In Monday trading "oil futures were higher as tensions between Iran and the West remained high after news reports at the weekend suggested the US is looking at its military options", analysts at the Sucden brokerage said.
New York's main contract, light sweet crude for delivery in May, added 65 cents to 68.04 dollars per barrel in electronic deals before the market's official opening.
In London, the price of Brent North Sea crude for May delivery rose by 62 cents to 67.95 dollars per barrel in electronic trade
Iran branded as "psychological warfare" Sunday's media reports that the US military was planning air strikes to force Tehran to abandon its controversial nuclear programme.
Two US publications, The Washington Post and the New Yorker magazine, had reported that the White House was studying options for military strikes against Iran's nuclear facilities.
The administration of US President George W. Bush, which accuses Tehran of seeking to manufacture a nuclear bomb, has repeatedly said it is keeping all options open even though it supports efforts for a diplomatic solution.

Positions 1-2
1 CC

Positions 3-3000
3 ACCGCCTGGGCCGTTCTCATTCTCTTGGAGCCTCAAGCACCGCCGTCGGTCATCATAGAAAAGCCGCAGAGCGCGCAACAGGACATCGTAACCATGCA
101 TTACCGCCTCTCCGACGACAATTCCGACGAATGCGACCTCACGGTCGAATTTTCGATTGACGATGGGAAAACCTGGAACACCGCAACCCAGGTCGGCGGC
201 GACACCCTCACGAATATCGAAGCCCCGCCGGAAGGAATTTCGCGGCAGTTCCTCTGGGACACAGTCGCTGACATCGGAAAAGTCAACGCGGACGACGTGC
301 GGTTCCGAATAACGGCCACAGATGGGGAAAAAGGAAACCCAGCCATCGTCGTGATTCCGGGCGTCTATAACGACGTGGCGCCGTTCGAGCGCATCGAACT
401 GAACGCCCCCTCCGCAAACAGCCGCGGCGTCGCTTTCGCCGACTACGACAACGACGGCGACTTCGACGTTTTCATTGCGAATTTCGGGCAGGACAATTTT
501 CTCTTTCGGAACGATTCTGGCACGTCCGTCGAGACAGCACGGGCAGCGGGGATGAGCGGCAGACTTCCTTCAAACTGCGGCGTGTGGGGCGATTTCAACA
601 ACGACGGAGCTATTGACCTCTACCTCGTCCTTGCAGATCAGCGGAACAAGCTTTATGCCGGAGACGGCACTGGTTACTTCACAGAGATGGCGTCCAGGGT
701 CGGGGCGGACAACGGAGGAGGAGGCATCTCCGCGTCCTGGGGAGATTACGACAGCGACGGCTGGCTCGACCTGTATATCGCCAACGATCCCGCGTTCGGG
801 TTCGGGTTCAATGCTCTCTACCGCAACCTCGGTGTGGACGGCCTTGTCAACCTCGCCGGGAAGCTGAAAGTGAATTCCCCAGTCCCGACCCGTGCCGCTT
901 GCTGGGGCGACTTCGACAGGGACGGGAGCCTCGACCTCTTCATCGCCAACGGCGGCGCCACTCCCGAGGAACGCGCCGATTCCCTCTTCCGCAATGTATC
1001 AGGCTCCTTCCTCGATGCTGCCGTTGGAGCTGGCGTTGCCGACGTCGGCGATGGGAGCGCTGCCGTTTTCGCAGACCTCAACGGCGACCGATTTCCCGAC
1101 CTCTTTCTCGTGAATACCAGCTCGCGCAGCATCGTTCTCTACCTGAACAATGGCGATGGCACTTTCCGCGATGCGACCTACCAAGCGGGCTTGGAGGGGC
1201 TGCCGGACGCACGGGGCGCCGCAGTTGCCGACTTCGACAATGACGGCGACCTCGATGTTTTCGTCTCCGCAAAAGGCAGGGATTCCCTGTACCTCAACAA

Iran is the world's fourth-biggest producer and has an output of some 4.0 million barrels per day. Traders fear that action against the Islamic republic could severely disrupt the oil-rich nation's crude exports.
The market is also anxious over persistent geo-political problems in both Iraq -- embroiled in insurgency -- and Nigeria.
Prices had eased Friday on profit-taking triggered by expectations that Nigeria, Africa's biggest exporter of crude, may soon recover production lost to attacks by militants.
"The situations in Nigeria, Iran and Iraq remain uncertain," Tetsu Emori, chief commodities strategist at Mitsui Bussan Futures in Tokyo, said Monday.
"Fears of supply disruptions from these oil-producing nations remain."
Anglo-Dutch energy giant Royal Dutch Shell had announced on Friday that it would conduct an inspection of its energy facilities in the southern Niger Delta as soon as possible, with a view to partially restarting production.
Emori added that tight gasoline supplies in the United States -- the world's biggest energy guzzler -- ahead of the summer driving season that starts in late May, is adding pressure on prices to trend higher.